Sermons tagged with ‘Epiphany’

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Fourth Sunday after Epiphany 2016

2016 Fourth Sunday after the Epiphany
January 31, 2016
11:00 am

Topic: Blessed to Bring Blessing

The prophet Jeremiah and Jesus were proclaiming God’s truth to a world that did not want to hear the message they came to bring. Jesus knew that his message was not only meant for the people of Israel; and he knew that the people of Nazareth would have a hard time accepting the idea of a prophet for everyone. They were very comfortable with their own heritage as children of Abraham, and their understanding as the people of God. They were offended by the idea that they did not hold exclusive status with God.

Third Sunday after Epiphany 2016

2016 Third Sunday after the Epiphany
January 24, 2016
11:00 am

Topic: Empowered for Abundant Living

Jesus was asked by the leader of the synagogue in Nazareth to read the scripture lesson to the people he had lived with as he was growing up. He read from Isaiah, “The Spirit of the Lord is on me”. Jesus most certainly felt the anointing of the Spirit by this time in his ministry.

Second Sunday after Epiphany 2016

2016 First Sunday after the Epiphany
January 10, 2016

Topic: Our Baptism is about empowerment

At that wedding party in Cana, Jesus’ divine nature was revealed to his followers: This wasn’t just a trick to turn water into wine: it was about Jesus having Transforming Power. He changed plain water into the finest wine. He changed no wine into 180 gallons of wine. He changed the worry and embarrassment of the hosts into delight. And he changed followers (groupies) into believers.

First Sunday after Epiphany

2016 First Sunday after the Epiphany
January 10, 2016

Topic: Our Baptism is about empowerment

Today we commemorate Jesus’ baptism: And in the context of his baptism, we should look at its meaning for you and for me. There are at least four different baptisms described in our Gospel lesson today. First there was the existing ceremonial baptism, which was used for Jewish purification, and for preparation of people wanting to convert to Judaism. John changed that baptism to be one that Scripture describes as a ‘baptism of repentance,’ which means that its purpose was to signify the commitment of the baptized to change the course of their lives to be ready for the arrival of God in a new way in their lives.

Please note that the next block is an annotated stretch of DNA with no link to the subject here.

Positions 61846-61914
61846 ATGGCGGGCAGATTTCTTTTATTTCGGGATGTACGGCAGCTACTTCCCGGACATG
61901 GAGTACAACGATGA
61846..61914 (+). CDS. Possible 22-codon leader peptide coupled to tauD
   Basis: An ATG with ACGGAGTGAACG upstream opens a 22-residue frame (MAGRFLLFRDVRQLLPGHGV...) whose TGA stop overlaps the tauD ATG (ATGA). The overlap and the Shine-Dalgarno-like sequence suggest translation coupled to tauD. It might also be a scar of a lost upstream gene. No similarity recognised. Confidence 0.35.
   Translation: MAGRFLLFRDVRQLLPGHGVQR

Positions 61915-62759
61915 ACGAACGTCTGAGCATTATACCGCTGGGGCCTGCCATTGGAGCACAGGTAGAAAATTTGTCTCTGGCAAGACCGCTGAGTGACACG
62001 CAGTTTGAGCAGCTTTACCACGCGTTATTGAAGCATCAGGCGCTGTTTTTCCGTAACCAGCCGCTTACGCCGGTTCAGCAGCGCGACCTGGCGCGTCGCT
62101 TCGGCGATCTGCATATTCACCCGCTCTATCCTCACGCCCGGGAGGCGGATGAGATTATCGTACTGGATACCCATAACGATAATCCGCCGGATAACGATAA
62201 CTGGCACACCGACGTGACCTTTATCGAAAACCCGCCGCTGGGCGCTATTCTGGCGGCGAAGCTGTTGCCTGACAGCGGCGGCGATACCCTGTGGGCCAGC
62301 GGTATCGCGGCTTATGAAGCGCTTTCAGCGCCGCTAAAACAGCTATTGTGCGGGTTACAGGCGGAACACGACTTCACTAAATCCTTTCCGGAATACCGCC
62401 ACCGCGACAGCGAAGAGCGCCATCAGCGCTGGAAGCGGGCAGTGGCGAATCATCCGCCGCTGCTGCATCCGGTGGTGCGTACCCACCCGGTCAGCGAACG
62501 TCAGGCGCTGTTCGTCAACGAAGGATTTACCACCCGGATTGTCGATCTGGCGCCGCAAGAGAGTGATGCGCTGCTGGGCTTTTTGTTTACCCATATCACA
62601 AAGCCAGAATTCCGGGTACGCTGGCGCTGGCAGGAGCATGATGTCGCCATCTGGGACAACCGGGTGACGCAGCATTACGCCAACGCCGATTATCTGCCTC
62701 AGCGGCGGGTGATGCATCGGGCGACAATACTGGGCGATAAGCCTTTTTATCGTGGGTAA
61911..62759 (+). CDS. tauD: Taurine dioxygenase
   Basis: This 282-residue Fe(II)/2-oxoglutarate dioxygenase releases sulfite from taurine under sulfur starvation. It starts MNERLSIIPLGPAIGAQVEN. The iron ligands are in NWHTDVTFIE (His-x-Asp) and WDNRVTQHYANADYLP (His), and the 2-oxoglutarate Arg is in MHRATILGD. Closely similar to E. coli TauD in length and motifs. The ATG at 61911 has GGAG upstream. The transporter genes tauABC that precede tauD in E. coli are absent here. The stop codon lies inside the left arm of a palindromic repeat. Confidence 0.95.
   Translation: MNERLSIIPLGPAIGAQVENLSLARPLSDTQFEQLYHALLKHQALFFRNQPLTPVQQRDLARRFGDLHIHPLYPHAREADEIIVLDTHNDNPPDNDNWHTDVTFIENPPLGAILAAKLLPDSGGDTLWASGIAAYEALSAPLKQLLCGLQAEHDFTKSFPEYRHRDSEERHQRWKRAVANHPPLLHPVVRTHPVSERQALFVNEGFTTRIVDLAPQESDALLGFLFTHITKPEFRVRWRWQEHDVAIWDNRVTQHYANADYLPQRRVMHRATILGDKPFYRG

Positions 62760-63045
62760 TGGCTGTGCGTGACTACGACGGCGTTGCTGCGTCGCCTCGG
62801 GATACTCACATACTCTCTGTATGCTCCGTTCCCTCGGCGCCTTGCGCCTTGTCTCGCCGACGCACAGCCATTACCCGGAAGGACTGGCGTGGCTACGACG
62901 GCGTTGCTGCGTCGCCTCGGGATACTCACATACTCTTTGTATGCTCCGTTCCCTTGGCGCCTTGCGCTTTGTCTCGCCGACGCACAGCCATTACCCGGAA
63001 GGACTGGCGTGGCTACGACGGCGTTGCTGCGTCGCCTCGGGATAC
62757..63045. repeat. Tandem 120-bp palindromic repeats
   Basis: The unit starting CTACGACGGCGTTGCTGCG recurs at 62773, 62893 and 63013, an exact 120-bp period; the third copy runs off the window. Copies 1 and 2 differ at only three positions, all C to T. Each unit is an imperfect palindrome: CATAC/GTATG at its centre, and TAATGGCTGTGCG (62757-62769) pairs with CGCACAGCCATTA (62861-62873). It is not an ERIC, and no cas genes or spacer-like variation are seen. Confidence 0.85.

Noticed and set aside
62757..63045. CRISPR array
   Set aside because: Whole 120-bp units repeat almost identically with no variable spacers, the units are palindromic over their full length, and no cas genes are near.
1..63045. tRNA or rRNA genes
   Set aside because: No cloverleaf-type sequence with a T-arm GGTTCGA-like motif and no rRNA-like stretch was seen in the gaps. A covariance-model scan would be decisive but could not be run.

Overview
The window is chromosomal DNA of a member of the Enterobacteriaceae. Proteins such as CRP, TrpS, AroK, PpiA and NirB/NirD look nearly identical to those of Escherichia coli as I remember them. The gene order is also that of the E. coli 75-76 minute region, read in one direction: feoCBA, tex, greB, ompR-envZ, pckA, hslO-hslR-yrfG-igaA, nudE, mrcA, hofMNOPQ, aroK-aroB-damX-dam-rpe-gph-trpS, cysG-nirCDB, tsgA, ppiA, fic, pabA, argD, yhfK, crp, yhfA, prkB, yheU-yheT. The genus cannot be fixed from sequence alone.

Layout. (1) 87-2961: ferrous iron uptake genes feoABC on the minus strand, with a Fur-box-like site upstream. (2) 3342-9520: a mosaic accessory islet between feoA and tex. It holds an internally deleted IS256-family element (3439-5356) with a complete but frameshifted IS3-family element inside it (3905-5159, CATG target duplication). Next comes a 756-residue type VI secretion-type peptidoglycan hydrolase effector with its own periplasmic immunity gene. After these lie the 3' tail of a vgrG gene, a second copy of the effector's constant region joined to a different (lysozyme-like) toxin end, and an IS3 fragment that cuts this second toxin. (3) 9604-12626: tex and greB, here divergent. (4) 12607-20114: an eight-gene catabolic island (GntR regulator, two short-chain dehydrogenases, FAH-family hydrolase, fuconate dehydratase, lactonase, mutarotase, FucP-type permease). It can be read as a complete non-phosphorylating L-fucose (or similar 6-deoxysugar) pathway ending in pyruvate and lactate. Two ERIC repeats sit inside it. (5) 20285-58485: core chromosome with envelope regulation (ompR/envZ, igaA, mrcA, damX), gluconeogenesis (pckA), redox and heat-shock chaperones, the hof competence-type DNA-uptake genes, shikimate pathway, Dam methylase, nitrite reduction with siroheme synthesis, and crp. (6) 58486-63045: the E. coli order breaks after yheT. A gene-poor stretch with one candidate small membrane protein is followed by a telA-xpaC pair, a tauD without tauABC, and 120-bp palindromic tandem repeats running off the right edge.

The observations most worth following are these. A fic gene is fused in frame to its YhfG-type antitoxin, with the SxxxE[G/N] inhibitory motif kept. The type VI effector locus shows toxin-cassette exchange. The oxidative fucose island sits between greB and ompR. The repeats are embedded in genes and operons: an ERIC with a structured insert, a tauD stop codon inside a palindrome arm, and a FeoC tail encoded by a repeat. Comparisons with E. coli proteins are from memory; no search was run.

The Last Sunday after the Epiphany

Topic: Empowering Epiphanies

In the Transfiguration story, Peter was dazzled by the vision of Jesus’ face and clothing, and the appearance of Elijah and Moses with Jesus on that mountain top. Peter wanted to memorialize the event by building booths. But Jesus did not even acknowledge the offer. Memorializing was not what Jesus wanted when he invited Peter, James and John to join him that day. Jesus needed to empower these disciples who still thought of him as a rabbi, a teacher. He needed to empower them for their future work as leaders of the church.

The Fifth Sunday after the Epiphany

Topic: Missing Out on Abundance?

In our Gospel lesson today, there are a few examples of living a fulfilling life. Jesus healed Simon Peter’s mother-in-law from being bed-ridden with a fever. When the fever left her, she immediately began to serve Jesus and the four disciples he brought with him. I think she must have been a Martha-type of person. She was fulfilled by being of service to people.

The Third Sunday after the Epiphany

Topic: The Call to Action

There is a thick air of excitement that fills this story of four fishermen dropping their nets and leaving their boats and their jobs, in response to Jesus inviting them to follow him. Jesus does not tell them to repent or to believe. Jesus never asks if they love him (except Peter); or if they will worship him; or if they will lay down their lives for him. Jesus simply tells them to follow him – and they do.